New Targeted Alpha Therapy Protocol for Advanced Prostate Cancer

Excerpt:

“Therapy options are limited for men with advanced-stage, metastatic castration-resistant prostate cancer (mCRPC), but a new treatment protocol offers hope. In the featured article of The Journal of Nuclear Medicine‘s October issue, German researchers report on their recent clinical experience, which establishes a dosing regimen for actinium-225 (225Ac)-labeled targeted alpha therapy of patients with prostate specific membrane antigen (PSMA)-positive tumors. The protocol balances treatment response with toxicity concerns to provide the most effective therapy with the least side effects.”

Go to full article.

If you’re wondering whether this story applies to your own cancer case or a loved one’s, we invite you to use our ASK Cancer Commons service.


Pfizer’s Xtandi fails in progression trial vs. J&J’s Zytiga

Excerpt:

A late-stage trial found that continuing treatment with Pfizer Inc’s cancer drug Xtandi in addition to a regimen of Zytiga and a steroid worked no better than the two other drugs alone in patients with advanced prostate cancer whose disease had worsened, the company said on Wednesday.

“Zytiga, or abiraterone acetate, is sold by Johnson & Johnson.”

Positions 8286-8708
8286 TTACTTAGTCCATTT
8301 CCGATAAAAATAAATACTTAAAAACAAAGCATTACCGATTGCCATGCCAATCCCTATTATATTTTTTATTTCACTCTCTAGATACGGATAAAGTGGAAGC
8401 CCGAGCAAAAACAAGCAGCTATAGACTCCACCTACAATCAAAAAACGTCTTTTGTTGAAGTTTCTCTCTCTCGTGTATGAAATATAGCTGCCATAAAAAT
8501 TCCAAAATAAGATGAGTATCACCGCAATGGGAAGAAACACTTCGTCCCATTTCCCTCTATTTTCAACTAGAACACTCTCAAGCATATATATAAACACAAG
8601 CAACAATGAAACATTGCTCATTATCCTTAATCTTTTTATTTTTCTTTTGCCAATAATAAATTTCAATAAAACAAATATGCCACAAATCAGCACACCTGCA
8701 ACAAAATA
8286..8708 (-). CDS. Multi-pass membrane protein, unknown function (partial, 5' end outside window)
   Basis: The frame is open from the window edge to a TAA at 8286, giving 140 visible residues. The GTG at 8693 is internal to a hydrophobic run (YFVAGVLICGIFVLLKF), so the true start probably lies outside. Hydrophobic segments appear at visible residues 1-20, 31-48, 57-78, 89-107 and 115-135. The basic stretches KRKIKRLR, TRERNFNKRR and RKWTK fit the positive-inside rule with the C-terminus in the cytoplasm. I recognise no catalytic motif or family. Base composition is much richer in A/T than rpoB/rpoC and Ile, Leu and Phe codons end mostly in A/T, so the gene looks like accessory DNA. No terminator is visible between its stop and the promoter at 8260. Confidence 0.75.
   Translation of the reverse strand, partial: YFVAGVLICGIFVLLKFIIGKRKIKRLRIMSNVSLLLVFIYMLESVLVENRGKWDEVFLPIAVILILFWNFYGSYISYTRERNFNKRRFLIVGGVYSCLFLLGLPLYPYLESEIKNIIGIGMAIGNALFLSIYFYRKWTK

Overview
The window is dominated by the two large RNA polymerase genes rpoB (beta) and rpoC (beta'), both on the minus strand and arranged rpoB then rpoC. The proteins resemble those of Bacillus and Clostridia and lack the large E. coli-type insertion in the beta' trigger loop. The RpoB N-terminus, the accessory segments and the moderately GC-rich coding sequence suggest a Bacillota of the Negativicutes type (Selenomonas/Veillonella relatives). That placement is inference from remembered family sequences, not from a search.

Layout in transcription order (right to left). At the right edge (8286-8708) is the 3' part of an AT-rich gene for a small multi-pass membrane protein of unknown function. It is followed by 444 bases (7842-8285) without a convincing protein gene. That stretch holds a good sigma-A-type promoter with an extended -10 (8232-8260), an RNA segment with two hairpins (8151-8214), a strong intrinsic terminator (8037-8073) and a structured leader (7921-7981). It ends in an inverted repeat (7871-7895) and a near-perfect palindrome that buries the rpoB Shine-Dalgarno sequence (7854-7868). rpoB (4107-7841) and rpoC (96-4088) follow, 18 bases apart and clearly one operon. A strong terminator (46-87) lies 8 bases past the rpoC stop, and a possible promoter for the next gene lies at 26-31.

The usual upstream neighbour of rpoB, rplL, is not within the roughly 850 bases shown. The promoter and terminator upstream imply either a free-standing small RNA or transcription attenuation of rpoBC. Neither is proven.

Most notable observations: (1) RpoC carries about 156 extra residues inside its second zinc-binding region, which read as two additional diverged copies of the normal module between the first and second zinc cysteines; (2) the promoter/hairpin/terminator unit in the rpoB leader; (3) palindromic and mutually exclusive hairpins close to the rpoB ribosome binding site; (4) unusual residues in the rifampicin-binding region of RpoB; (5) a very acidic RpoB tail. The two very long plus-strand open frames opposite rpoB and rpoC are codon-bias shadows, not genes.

Go to full article.

If you’re wondering whether this story applies to your own cancer case or a loved one’s, we invite you to use our ASK Cancer Commons service.


Flawed Study of Advanced Prostate Cancer Spreads False Alarm

Excerpt:

“Bad news for men popped up in news media all over the country this week, based on a study from Northwestern University reporting that cases of advanced, aggressive prostate cancer had risen sharply from 2004 to 2013.

“Newsweek, NBC, CBS, Fox News and United Press International were among the organizations that covered the study. The reports suggested that recent medical advice against routine screening might be to blame for the apparent increase in advanced cases, by leading to delays in diagnosis until the cancer reached a late stage. Another factor cited was the possibility that prostate cancer had somehow become more aggressive.

“But the frightening news appears to be a false alarm — the product of a study questioned by other researchers but promoted with an incendiary news release and initially reported by some news media with little or no analysis from outside experts.”

Go to full article.

Do you have questions about this story? Let us know in a comment below. If you’re wondering whether this story applies to your own cancer case or a loved one’s, we invite you to use our Ask Cancer Commons service.


Prostate Cancer: Unexpected Results from International Phase III Study

Excerpt: